The young fledge about 45 to 50 days from hatching.

Red-tailed hawks are large raptors (birds of prey).

They weigh 1 ¼ - 4 pounds and have a wingspan of 4 feet.

Males and females look alike, but the female is about 1/3 larger.

These hawks have dark brown backs with light-colored bellies streaked with brown.

Their tails are a rusty reddish brown color.

Their tails turn red when they are 2 years old; (before that, their tails are brown).

There are morphs with different coloration and markings.

Hawks have excellent eyesight and can spot a mouse from 100 yards away.

They live as far north as Alaska and as far south as Central America.

Red-tailed hawks don't really migrate as much as it is moving where the food is.

My hawks are year round birds.

Red-tailed hawks do not usually live deep in the woods as you might think.

They like to live along the edge of a forest because it is easier to catch prey in an open area.

These hawks and Great horned owls both live on the forest edge, but they don’t have to compete (fight) for food.

Since the hawk hunts during day, and the owl hunts at night, they never see each other.

Red-tailed hawks are active fliers; they flap a lot, and they soar.

I like to watch the hawks play in the wind.

Take time to observe and you too may notice this playful activity.

When they see a mouse (or other prey), they dive straight down (stoop) at up to 120 MPH to catch it with sharp talons (claws).

They also hunt by sitting on a perch and watching for prey.

How often do you see a hawk perched on a utility pole or bare/dead tree branch.

Then they pounce on it.

A good territory has many perches.

Red-tailed hawks will eat any animal that is raccoon-sized or smaller, even pets.

85% of their diet is made up of mammals, like mice, squirrels, and rabbits.

About 10% of the hawk’s prey are birds like ducks or woodpeckers.

Red-tailed hawks aren't your typical backyard, or bird feeder snatching hawks.

They aren't built for the objects they would have to dodge and weave between.

The rest of their diet (only 5%) is made up of snakes, frogs, fish, and grasshoppers.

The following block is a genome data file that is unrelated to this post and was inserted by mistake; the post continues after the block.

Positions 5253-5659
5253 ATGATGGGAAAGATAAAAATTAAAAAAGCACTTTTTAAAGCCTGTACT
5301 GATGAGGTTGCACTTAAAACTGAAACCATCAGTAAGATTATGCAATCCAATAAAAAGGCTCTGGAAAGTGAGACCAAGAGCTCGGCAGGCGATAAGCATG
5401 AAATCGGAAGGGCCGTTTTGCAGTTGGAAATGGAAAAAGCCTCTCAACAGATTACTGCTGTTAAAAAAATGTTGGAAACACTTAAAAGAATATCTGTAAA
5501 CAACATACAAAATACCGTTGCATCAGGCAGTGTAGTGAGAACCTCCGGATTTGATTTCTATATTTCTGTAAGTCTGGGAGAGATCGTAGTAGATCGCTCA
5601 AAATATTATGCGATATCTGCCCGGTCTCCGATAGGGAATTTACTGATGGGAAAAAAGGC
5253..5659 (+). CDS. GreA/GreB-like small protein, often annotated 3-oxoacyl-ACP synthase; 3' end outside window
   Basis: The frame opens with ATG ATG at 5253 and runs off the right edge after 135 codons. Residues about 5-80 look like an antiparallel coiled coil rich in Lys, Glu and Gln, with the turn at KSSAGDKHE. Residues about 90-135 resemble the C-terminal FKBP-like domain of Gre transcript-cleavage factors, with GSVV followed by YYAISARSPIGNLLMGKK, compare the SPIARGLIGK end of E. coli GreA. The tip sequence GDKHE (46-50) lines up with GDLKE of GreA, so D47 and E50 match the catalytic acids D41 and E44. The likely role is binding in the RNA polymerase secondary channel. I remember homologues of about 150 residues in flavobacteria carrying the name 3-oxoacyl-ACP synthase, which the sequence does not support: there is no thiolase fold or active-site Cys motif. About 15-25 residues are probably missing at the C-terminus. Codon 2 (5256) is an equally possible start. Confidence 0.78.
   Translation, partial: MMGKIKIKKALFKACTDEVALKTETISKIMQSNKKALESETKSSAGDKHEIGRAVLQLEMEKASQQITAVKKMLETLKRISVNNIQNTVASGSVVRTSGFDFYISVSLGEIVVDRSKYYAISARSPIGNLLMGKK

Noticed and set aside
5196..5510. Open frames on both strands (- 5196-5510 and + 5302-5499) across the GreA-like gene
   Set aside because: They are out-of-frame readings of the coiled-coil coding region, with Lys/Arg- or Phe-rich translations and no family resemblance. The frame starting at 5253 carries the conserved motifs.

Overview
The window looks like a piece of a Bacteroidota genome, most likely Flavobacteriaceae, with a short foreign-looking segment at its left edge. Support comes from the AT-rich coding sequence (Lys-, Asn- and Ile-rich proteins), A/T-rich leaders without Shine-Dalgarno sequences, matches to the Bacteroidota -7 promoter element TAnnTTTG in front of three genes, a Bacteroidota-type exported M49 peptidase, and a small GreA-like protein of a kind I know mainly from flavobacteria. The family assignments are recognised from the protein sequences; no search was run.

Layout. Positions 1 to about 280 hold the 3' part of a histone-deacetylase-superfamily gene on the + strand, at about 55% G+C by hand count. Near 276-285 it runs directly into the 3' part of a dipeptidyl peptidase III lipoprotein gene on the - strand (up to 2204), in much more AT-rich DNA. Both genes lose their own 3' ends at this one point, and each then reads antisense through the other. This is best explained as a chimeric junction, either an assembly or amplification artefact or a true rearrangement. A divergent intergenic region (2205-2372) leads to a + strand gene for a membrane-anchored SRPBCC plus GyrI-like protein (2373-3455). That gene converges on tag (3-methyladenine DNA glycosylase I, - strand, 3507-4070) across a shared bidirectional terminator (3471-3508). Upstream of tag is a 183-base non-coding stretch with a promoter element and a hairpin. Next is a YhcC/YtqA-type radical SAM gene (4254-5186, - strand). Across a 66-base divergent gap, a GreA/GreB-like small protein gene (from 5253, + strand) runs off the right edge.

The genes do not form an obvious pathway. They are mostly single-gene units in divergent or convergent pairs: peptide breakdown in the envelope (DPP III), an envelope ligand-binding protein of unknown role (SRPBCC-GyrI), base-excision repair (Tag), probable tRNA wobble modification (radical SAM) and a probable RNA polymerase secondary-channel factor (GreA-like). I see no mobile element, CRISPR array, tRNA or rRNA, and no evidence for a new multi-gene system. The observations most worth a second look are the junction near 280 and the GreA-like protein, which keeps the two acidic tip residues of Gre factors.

(I have seen hawks flying with a snake dangling from their feet.)

When young hawks are learning to hunt, they find a low perch to sit on and swoop down on the prey.

They are not good enough yet to attack from the sky, and frequently miss their target.

I have no idea where my hawks nest, (I used to).

If you ever spot a nest, enjoy it from a distance.

Many birds of prey are quick to abandon a nest if humans get to close.

Like all Native and migratory birds, they are protected.

Enjoy them for what they are and remember they help to keep rodent populations in check.

Remember, Birds of prey are a vital part to a healthy ecosystem.

Keep your eye on the sky, you never know what you might see.

You never know what you might learn.

Well, it is time to fly for now.

Before I go, here is your positive words for the week.

God Bless.

“The tragedy of life does not lie in not reaching your goals, the tragedy lies in not having any goals to reach. It isn't a calamity to die with dreams unfulfilled, but it is a calamity not to dream.”

Dr. Benjamin Mays (1894 - 1984)

God gives you direction on how to go about your dream.

"I will instruct you and teach you in the way you should go;

I will counsel you with my loving eye on you".

Psalm 32:8

"Treat the earth well:

It was not given to you by your parents,

It was loaned to you by your children.

We do not inherit the Earth from our ancestors,

We borrow it from our Children."

Ancient Indian Proverb.

A Blessed week to you .

Your friend indeed,

Ron Patterson

PS. If you enjoy these letters, please forward them to friends, family and co-workers.

Better yet, have them sign up so they can receive their own letters.

Gardening For Wildlife.